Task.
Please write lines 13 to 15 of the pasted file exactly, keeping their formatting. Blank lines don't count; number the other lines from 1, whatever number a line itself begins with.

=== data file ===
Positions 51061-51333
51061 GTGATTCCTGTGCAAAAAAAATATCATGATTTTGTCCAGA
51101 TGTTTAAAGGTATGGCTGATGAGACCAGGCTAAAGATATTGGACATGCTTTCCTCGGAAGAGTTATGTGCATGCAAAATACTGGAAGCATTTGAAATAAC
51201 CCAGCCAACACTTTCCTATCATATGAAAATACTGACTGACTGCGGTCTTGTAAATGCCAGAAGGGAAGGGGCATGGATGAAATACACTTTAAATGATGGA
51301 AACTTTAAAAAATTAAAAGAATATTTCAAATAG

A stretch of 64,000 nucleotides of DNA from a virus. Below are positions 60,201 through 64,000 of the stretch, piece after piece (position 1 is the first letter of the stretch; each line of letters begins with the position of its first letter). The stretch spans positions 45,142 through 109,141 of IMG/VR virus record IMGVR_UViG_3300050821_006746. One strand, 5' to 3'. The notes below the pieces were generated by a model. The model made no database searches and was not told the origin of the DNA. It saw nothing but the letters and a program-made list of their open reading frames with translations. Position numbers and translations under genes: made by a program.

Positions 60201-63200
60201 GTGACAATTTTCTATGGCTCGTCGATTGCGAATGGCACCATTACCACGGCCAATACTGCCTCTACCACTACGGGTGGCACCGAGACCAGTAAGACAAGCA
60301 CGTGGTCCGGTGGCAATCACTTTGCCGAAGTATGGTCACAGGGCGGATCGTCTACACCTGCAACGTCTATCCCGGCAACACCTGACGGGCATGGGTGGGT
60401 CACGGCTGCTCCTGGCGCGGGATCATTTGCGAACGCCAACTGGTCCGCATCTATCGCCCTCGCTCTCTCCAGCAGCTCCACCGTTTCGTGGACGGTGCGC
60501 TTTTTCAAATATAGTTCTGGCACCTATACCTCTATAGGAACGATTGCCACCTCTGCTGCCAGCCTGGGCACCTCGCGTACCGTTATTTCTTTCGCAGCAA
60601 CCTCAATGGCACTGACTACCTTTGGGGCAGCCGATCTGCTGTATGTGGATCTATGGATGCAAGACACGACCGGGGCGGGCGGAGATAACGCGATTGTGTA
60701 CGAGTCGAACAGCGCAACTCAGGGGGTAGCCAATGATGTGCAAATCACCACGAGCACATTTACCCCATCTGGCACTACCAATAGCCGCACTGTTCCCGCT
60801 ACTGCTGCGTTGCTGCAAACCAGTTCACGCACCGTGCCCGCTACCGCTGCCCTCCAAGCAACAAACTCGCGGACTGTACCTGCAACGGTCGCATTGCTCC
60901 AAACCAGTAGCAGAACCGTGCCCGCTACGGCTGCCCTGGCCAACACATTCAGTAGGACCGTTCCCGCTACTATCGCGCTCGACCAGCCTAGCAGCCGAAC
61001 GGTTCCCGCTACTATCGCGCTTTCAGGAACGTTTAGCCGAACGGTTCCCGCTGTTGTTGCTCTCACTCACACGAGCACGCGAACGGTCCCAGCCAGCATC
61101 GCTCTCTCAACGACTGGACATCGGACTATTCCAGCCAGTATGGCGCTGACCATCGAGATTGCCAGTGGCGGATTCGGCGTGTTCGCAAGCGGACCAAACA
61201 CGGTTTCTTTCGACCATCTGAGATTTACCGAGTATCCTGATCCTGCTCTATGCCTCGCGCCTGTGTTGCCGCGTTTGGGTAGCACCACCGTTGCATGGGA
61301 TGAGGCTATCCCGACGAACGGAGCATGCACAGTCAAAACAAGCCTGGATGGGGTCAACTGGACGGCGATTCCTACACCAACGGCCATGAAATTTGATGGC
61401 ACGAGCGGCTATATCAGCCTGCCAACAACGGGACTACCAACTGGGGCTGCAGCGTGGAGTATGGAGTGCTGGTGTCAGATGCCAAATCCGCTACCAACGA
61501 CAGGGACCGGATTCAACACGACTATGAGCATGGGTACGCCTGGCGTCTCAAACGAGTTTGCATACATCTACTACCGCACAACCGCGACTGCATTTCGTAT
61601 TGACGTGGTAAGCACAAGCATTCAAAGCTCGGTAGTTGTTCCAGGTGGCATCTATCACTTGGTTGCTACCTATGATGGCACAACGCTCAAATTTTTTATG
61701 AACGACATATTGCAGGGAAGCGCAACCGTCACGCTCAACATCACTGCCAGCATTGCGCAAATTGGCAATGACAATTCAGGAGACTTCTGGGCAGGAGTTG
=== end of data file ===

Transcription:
60701 CGAGTCGAACAGCGCAACTCAGGGGGTAGCCAATGATGTGCAAATCACCACGAGCACATTTACCCCATCTGGCACTACCAATAGCCGCACTGTTCCCGCT
60801 ACTGCTGCGTTGCTGCAAACCAGTTCACGCACCGTGCCCGCTACCGCTGCCCTCCAAGCAACAAACTCGCGGACTGTACCTGCAACGGTCGCATTGCTCC
60901 AAACCAGTAGCAGAACCGTGCCCGCTACGGCTGCCCTGGCCAACACATTCAGTAGGACCGTTCCCGCTACTATCGCGCTCGACCAGCCTAGCAGCCGAAC